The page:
A probability distribution with the property that for any , , , , the relation
holds, where and is a certain constant, is the distribution function of the stable distribution and is the convolution operator for two distribution functions.
The characteristic function of a stable distribution is of the form
where , , , is any real number, and
The number is called the exponent of the stable distribution. A stable distribution with exponent is a normal distribution, an example of a stable distribution with exponent is the Cauchy distribution, a stable distribution which is a degenerate distribution on the line. A stable distribution is an infinitely-divisible distribution; for stable distributions with exponent , , one has the Lévy canonical representation with characteristic ,
where is any real number.
A stable distribution, excluding the degenerate case, possesses a density. This density is infinitely differentiable, unimodal and different from zero either on the whole line or on a half-line. For a stable distribution with exponent , , one has the relations
for , where is the density of the stable distribution. An explicit form of the density of a stable distribution is known only in a few cases. One of the basic problems in the theory of stable distributions is the description of their domains of attraction (cf. Attraction domain of a stable distribution).
In the set of stable distributions one singles out the set of strictly-stable distributions, for which equation (1) holds with . The characteristic function of a strictly-stable distribution with exponent () is given by formula (2) with . For a strictly-stable distribution can only be a Cauchy distribution. Spectrally-positive (negative) stable distributions are characterized by the fact that in their Lévy canonical representation (). The Laplace transform of a spectrally-positive stable distribution exists if :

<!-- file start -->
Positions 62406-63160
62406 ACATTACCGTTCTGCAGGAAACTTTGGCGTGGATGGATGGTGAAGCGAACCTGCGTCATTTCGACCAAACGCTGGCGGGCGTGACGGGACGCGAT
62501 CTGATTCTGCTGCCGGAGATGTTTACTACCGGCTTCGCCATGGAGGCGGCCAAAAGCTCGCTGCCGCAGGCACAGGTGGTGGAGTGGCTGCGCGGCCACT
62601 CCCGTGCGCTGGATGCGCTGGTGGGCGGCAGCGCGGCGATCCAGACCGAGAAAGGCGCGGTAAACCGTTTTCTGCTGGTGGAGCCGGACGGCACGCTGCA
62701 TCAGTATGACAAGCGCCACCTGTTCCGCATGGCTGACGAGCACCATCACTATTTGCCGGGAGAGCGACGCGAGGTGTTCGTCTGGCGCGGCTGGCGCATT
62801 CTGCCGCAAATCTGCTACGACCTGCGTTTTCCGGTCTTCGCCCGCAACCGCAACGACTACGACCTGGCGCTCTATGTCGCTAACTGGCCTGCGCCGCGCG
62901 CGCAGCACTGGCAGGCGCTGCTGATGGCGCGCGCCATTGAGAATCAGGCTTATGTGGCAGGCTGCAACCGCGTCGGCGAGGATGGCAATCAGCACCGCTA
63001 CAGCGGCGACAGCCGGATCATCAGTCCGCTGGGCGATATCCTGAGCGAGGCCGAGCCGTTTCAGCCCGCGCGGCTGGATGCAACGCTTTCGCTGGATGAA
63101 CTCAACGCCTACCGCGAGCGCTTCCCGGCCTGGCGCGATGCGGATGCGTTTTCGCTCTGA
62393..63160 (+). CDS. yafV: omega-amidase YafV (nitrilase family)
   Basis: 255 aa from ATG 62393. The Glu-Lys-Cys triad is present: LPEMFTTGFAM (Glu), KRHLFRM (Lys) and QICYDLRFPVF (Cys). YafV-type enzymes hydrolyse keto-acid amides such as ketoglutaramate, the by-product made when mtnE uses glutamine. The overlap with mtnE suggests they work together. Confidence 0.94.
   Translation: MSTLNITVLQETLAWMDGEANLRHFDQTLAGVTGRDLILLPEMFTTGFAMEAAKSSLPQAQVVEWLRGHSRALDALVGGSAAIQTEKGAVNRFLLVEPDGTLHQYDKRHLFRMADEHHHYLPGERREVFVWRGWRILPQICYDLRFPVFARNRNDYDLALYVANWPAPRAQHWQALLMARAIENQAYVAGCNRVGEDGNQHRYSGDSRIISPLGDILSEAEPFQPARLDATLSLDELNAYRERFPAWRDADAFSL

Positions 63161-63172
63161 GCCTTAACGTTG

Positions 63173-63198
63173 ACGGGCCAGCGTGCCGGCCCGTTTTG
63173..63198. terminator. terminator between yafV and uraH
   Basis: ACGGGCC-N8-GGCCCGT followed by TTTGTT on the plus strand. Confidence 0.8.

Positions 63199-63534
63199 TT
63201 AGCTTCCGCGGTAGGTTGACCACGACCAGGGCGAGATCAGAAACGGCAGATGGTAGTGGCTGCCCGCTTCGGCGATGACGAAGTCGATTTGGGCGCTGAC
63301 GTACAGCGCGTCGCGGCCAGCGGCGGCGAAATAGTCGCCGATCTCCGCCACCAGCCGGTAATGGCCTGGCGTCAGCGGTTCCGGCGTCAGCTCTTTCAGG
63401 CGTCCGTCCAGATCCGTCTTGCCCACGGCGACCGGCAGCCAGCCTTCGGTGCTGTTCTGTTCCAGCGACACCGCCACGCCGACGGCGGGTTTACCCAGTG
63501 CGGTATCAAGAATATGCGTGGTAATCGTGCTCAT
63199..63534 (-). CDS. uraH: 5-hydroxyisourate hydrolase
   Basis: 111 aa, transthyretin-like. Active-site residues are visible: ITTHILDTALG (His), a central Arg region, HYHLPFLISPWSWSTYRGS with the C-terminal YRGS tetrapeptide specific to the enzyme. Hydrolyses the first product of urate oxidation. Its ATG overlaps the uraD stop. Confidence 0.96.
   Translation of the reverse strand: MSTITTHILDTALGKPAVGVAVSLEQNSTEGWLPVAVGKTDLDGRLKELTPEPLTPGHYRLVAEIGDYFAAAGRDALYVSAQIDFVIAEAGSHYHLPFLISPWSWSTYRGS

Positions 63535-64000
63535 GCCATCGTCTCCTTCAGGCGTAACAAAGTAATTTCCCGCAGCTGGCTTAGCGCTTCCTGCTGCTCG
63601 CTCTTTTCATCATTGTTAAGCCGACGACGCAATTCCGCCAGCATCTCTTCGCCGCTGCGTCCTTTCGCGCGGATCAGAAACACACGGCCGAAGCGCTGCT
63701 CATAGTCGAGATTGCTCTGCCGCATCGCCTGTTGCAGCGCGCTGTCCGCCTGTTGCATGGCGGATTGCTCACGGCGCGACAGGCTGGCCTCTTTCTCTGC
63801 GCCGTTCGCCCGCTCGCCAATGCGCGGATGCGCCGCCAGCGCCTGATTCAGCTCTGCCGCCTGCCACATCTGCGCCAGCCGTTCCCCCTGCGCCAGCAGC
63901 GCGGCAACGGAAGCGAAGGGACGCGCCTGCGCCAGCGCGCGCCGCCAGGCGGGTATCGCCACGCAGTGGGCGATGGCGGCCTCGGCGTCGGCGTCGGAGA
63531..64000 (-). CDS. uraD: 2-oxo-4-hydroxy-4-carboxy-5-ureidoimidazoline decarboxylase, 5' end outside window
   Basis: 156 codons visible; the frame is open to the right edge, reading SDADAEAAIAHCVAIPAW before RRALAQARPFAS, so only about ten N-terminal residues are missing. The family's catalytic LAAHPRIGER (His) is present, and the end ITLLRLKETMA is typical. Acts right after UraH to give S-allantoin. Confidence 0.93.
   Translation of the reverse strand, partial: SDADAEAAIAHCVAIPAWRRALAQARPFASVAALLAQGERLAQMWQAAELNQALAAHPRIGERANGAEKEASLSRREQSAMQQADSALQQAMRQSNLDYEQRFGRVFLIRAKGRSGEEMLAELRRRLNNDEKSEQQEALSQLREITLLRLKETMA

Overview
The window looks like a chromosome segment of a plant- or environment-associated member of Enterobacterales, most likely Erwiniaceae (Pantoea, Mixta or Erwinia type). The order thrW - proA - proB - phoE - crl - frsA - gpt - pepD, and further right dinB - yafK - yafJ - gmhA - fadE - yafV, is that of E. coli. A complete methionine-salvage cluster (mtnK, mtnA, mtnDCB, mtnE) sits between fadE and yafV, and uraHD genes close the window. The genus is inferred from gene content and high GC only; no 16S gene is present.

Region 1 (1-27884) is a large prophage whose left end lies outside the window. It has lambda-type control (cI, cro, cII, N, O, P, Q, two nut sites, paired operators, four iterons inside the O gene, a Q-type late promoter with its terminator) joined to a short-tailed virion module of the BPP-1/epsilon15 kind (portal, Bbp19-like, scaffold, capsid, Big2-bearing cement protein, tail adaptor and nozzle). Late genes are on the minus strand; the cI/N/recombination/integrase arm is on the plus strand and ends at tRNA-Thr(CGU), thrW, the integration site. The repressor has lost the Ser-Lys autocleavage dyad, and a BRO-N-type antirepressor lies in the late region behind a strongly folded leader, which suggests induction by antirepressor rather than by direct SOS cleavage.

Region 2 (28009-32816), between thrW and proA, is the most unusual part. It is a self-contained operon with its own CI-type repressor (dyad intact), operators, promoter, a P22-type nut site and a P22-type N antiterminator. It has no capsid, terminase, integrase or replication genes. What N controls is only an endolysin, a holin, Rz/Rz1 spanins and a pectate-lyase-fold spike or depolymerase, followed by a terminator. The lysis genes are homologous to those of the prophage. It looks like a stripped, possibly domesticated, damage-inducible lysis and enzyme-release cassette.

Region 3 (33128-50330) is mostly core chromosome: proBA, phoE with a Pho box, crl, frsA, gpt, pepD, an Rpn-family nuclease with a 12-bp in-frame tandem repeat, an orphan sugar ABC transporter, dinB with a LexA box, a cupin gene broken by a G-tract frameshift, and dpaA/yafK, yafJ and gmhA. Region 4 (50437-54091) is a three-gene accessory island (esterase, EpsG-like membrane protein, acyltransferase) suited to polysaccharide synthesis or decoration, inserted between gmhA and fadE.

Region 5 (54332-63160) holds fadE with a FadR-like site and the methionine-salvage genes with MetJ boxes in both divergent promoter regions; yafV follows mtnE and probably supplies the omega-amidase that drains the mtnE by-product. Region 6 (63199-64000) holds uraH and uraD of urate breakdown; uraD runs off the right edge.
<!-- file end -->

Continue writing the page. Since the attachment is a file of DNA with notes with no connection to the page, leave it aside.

where is the density of the spectrally-positive stable distribution with exponent , , , is a real number, and those branches of the many-valued functions , are chosen for which is real and for .
Stable distributions, like infinitely-divisible distributions, correspond to stationary stochastic processes with stationary independent increments. A stochastically-continuous stationary stochastic process with independent increments is called stable if the increment has a stable distribution.
|||B.V. Gnedenko, A.N. Kolmogorov, "Limit distributions for sums of independent random variables" , Addison-Wesley (1954) (Translated from Russian)|
|||Yu.V. [Yu.V. Prokhorov] Prohorov, Yu.A. Rozanov, "Probability theory, basic concepts. Limit theorems, random processes" , Springer (1969) (Translated from Russian)|
|||I.A. Ibragimov, Yu.V. Linnik, "Independent and stationary sequences of random variables" , Wolters-Noordhoff (1971) (Translated from Russian)|
|||A.V. [A.V. Skorokhod] Skorohod, "Stochastic processes with independent increments" , Kluwer (1991) (Translated from Russian)|
|||V.M. Zolotarev, "One-dimensional stable distributions" , Amer. Math. Soc. (1986) (Translated from Russian)|
In practically all the literature the characteristic function of the stable distributions contains an error of sign; for the correct formulas see [a1].
|[a1]||P. Hall, "A comedy of errors: the canonical term for the stable characteristic functions" Bull. London Math. Soc. , 13 (1981) pp. 23–27|
Stable distribution. Encyclopedia of Mathematics. URL: http://encyclopediaofmath.org/index.php?title=Stable_distribution&oldid=17558